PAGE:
Noonan and LEOPARD syndromes (NS and LS) are autosomal dominant traits with features that include congenital heart disease (CHD), short stature, dysmorphism, and mental retardation;LS also includes lentigines. We have shown that PTPN11 missense mutations cause nearly 50% of NS and engender gain-of- function on its protein, the protein tyrosine phosphatase SHP-2. Loss-of-function PTPN11 mutations cause LS. Recently, we found that KRAS mutations cause 1% of NS. SHP-2 and KRAS play roles in RAS-mitogen activated protein kinase (MAPK) signaling.
SPECIFIC AIM 1 will test the hypothesis that the unknown NS genes encode proteins in RAS-MAPK signaling. Candidate genes will be resequenced in a high throughput fashion with a large cohort of NS subjects without PTPN11 or KRAS mutation. Biochemical and cell culture approaches will be used to test the effects of mutations on novel NS genes.
In SPECIFIC AIM 2, we hypothesize that SHP-2 mutants cause LEOPARD syndrome through gain-of-function effects on development despite their reduced phosphatase activity and that NS-associated KRAS mutations alter signaling more profoundly than do NS PTPN11 defects. To test these ideas, we will generate transgenic fruit flies inducibly expressing homologous NS and LS mutant proteins. Their phenotypes and genetic interactions will be characterized. Further, we hypothesize that genes interacting genetically with the Egfr-related wing phenotype from the existing NS fruit fly model will identify novel aspects of signal transduction as well as new NS disease genes. A sensitized screen will be performed to identify genes that suppress or enhance that wing phenotype.

National Institute of Health (NIH)
National Heart, Lung, and Blood Institute (NHLBI)
Research Project (R01)
Project #
Application #
Study Section
Cardiovascular Differentiation and Development Study Section (CDD)
Program Officer
Schramm, Charlene A
Project Start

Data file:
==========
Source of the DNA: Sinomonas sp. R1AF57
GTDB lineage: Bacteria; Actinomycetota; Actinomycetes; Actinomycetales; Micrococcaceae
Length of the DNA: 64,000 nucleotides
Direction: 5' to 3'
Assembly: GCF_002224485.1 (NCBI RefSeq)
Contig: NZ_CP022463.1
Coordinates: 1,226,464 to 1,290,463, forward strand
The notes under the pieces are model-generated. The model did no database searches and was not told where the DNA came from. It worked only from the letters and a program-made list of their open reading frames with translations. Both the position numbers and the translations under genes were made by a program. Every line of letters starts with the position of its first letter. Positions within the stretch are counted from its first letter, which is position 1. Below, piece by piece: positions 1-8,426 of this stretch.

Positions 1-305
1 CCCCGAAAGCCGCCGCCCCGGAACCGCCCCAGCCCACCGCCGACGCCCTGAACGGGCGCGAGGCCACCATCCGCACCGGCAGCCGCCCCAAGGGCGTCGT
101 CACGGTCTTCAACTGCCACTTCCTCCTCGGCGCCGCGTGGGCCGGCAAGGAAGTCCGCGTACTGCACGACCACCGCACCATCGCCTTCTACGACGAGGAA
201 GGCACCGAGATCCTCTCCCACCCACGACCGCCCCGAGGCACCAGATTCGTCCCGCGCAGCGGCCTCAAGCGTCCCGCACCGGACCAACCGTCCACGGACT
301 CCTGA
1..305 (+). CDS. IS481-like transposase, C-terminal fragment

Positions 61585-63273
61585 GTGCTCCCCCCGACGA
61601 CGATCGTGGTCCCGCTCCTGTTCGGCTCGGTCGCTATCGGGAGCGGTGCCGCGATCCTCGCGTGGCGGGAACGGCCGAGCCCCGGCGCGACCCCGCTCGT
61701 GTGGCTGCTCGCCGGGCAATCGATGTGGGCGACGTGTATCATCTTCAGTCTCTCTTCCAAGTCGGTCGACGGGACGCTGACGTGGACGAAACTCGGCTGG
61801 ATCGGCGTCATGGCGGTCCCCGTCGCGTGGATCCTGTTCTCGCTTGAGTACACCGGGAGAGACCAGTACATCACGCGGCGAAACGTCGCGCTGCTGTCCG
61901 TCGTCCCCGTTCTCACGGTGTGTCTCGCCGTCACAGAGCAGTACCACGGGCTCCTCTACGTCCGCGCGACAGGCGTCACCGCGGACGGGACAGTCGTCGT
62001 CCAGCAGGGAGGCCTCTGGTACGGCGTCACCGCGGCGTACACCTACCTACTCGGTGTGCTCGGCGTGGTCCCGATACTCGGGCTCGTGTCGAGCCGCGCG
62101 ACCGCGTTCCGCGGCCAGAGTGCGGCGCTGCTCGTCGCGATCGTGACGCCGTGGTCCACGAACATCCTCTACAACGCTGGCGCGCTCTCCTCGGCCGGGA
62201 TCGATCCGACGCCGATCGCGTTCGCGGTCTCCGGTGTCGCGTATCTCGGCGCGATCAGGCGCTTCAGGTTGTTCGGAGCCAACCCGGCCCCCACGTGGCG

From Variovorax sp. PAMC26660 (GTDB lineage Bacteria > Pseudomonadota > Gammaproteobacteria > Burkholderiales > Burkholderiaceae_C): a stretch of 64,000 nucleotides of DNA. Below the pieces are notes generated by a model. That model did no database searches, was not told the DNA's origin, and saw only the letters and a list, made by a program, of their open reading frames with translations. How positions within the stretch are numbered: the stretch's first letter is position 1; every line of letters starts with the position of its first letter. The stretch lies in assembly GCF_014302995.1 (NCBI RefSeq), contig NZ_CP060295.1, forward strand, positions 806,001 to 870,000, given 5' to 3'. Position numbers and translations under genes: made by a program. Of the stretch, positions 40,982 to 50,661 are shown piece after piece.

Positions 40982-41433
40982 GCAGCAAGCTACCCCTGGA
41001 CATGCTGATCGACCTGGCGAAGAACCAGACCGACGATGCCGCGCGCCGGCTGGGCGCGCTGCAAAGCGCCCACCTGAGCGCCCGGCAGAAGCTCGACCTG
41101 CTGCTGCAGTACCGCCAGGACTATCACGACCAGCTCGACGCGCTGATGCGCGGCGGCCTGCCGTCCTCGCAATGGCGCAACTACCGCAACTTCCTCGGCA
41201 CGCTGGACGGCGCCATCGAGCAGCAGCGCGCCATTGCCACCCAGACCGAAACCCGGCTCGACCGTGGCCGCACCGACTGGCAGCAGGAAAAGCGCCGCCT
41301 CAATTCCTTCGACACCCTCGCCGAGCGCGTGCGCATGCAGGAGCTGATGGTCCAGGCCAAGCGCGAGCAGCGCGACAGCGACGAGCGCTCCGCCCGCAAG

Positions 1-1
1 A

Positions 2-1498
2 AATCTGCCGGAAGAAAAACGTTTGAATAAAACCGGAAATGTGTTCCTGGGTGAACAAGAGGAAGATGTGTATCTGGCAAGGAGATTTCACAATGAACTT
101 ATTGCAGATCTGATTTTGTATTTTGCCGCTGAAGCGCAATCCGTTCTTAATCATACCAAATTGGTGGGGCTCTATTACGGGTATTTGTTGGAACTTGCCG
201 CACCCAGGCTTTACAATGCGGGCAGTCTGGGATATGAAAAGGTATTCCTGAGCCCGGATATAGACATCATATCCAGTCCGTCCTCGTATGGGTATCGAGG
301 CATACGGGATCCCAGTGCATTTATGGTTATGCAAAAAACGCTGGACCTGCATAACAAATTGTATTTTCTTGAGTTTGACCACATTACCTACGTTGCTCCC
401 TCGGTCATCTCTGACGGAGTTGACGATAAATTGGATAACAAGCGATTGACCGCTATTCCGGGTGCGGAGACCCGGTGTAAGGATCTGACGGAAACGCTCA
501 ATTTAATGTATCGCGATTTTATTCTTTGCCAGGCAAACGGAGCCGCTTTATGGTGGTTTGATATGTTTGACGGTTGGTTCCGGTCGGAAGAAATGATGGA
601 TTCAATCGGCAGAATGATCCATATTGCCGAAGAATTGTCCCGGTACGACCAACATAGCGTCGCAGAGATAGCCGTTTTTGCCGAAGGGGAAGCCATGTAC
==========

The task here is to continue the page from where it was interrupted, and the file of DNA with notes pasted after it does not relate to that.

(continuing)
Project End
Budget Start
Budget End
Support Year
Fiscal Year
Total Cost
Indirect Cost
Icahn School of Medicine at Mount Sinai
Schools of Medicine
New York
United States
Zip Code
Dhandapany, Perundurai S; Razzaque, Md Abdur; Muthusami, Uthiralingam et al. (2014) RAF1 mutations in childhood-onset dilated cardiomyopathy. Nat Genet 46:635-9
Cornwall, James W; Green, Robert S; Nielsen, James C et al. (2014) Frequency of aortic dilation in Noonan syndrome. Am J Cardiol 113:368-71
Flex, Elisabetta; Jaiswal, Mamta; Pantaleoni, Francesca et al. (2014) Activating mutations in RRAS underlie a phenotype within the RASopathy spectrum and contribute to leukaemogenesis. Hum Mol Genet 23:4315-27
Edwards, Jonathan J; Martinelli, Simone; Pannone, Luca et al. (2014) A PTPN11 allele encoding a catalytically impaired SHP2 protein in a patient with a Noonan syndrome phenotype. Am J Med Genet A 164A:2351-5
Roberts, Amy E; Allanson, Judith E; Tartaglia, Marco et al. (2013) Noonan syndrome. Lancet 381:333-42
Lepri, Francesca; De Luca, Alessandro; Stella, Lorenzo et al. (2011) SOS1 mutations in Noonan syndrome: molecular spectrum, structural insights on pathogenic effects, and genotype-phenotype correlations. Hum Mutat 32:760-72
Gelb, Bruce D; Tartaglia, Marco (2011) RAS signaling pathway mutations and hypertrophic cardiomyopathy: getting into and out of the thick of it. J Clin Invest 121:844-7
Tartaglia, Marco; Gelb, Bruce D; Zenker, Martin (2011) Noonan syndrome and clinically related disorders. Best Pract Res Clin Endocrinol Metab 25:161-79
Dhandapany, Perundurai S; Fabris, Frank; Tonk, Rahul et al. (2011) Cyclosporine attenuates cardiomyocyte hypertrophy induced by RAF1 mutants in Noonan and LEOPARD syndromes. J Mol Cell Cardiol 51:4-15
Tartaglia, Marco; Gelb, Bruce D (2010) Disorders of dysregulated signal traffic through the RAS-MAPK pathway: phenotypic spectrum and molecular mechanisms. Ann N Y Acad Sci 1214:99-121

Showing the most recent 10 out of 36 publications